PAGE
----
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Judge Michael B. Buser to retire from Court of Appeals

Court of Appeals Judge Michael B. BuserTOPEKA—Kansas Court of Appeals Judge Michael B. Buser will retire January 31, 2022, after 17 years on the bench.  

Buser was appointed to the Court of Appeals in 2005, after spending 28 years as an attorney in private practice and in public service.  

“As an appellate judge, I’ve learned that while judges may come and go, the court’s dedication to provide fair and impartial justice endures,” Buser said. “I know from my own experience that the Kansas appellate courts administer justice wisely and impartially”  

During his time on the Court of Appeals, Buser has had to make rulings in cases ranging from criminal law, family law, and business disputes, to deciding the market value of a 13-year-old Yorkshire terrier.  

“The challenge of being a Court of Appeals judge is that it requires you to be knowledgeable about all aspects of civil and criminal law,” Buser said.  

Being an expert on a wide range of legal topics is easier when the court’s decision is made by an experienced panel of three judges.  

“Each judge brings their legal background, life experience, and unique personality to the case conference,” Buser said. “The key is that we work together to resolve each case in a way that the law provides. It can be a difficult process, but it’s a rewarding one.”  

Before shifting to videoconference hearings due to COVID-19, the Court of Appeals traveled across the state to hear appeals from district courts in both civil and criminal cases.  

“I'll miss driving around Kansas with my colleagues, holding court in the far reaches of our state, meeting with attorneys from the local bar, and speaking to students in colleges and high schools,” Buser said. “It’s a great way for judges to learn about our state and for Kansans to learn about our work.” 

Buser became well known throughout the Kansas judicial branch for his continuing legal education programs with Karen Arnold-Burger, chief judge of the Court of Appeals. Together, the two created “Judge Esquire,” a rule-breaking judge who informs judges of their important ethical responsibilities in a lighthearted and entertaining way.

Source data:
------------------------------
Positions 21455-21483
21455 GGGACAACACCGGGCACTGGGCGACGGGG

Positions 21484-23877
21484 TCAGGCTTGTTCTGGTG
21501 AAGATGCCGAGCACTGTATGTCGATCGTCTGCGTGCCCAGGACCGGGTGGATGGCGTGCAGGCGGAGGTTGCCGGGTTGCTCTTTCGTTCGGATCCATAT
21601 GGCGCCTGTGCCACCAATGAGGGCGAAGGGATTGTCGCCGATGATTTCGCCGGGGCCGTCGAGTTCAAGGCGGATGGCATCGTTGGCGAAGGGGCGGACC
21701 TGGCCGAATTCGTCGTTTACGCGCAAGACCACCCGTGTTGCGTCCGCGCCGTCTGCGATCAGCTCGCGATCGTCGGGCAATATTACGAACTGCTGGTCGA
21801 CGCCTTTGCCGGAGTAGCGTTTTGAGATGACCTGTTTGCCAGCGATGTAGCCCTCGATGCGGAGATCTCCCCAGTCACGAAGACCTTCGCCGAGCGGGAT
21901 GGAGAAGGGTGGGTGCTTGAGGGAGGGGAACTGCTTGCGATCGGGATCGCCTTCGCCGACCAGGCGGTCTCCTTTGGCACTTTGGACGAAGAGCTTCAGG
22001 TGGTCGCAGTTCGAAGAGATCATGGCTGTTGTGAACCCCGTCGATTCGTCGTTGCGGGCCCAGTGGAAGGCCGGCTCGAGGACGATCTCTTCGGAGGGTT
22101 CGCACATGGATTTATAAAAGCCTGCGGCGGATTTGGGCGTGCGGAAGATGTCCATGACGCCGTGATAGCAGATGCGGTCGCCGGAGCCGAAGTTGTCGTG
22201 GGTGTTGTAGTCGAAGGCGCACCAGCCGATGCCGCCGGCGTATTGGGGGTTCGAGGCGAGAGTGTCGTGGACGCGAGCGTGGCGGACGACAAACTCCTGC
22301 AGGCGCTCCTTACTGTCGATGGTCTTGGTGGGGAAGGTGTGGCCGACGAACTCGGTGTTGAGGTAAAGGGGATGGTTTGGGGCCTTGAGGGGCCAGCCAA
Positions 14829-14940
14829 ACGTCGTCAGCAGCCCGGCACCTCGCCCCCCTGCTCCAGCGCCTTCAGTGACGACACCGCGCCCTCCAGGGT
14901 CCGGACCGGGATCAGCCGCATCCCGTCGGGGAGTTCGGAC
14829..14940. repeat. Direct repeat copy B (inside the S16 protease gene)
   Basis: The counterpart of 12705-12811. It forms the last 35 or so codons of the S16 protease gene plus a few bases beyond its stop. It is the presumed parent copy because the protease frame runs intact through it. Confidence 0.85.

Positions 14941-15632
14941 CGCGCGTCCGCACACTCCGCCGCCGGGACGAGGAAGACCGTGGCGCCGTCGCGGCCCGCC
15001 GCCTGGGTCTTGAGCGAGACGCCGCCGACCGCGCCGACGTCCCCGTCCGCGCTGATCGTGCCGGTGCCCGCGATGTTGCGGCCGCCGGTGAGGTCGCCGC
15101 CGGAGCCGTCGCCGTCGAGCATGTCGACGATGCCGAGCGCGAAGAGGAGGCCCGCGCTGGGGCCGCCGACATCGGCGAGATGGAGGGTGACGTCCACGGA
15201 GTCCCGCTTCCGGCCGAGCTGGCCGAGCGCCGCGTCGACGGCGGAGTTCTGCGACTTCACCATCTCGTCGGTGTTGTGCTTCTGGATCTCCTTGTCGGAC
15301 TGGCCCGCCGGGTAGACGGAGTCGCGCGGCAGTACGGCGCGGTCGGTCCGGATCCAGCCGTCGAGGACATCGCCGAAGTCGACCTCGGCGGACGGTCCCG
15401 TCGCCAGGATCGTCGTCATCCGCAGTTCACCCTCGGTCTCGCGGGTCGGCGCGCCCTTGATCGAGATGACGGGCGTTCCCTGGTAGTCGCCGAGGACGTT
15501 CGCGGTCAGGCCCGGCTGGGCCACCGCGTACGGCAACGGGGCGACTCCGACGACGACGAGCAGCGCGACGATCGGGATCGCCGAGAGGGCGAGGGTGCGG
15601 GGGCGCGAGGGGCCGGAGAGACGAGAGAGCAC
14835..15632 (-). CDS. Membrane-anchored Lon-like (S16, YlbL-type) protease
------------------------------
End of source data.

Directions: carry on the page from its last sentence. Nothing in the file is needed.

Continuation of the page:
“Whether Judge Buser is dressed as the ethically challenged ‘Judge Esquire’ to make a point during a judicial education program, counseling all of us in his Mr. Rogers garb, or performing his spot-on impersonation of Elvis during our building-wide chili cook-off, he challenges us to be better at our jobs while brightening our day,” Arnold-Burger said. “He has been a mentor to me and many other attorneys and judges. He has such a broad knowledge of all topics, and his retirement will definitely cause a void on our court. “ 

Buser grew up in Des Moines, Iowa, and Overland Park. He received undergraduate degrees from Georgetown University and a law degree from the University of Kansas School of Law.  

Before joining the Court of Appeals in 2005, Buser was an assistant district attorney in Johnson County, a trial attorney for the Union Pacific Railroad, and an attorney with Shook, Hardy & Bacon in its Kansas City office.  

Buser has had articles published by Georgetown University Press, Stanford Law Review, and Kansas Law Review. He is a member of the Kansas Bar Association, Johnson County Bar Association, and the Kansas City Metropolitan Bar Association.  

He served as president of the Stop Violence Coalition, legal instructor for the Johnson County Police Academy, and on the Johnson County Bicentennial Commission on the Constitution, Georgetown University Alumni Admissions Committee, and Georgetown Club of Kansas City board of directors.  

He and his wife, Holly, live in Overland Park, and have two married sons, and three grandchildren.  

Court of Appeals appointment process 

By law, the governor appoints judges to the Kansas Court of Appeals, subject to a majority confirmation by the Kansas Senate. The governor has 60 days from the date the position becomes vacant to make the appointment, although the appointment process can begin immediately.  

Once the appointment is made, the incumbent must stand for a retention vote in the first general election after serving one year in office. Once retained, the judge serves a four-year term. 

A Court of Appeals judge must be at least 30 years old and have been a Kansas lawyer, judge, or full-time teacher at an accredited law school for at least 10 years.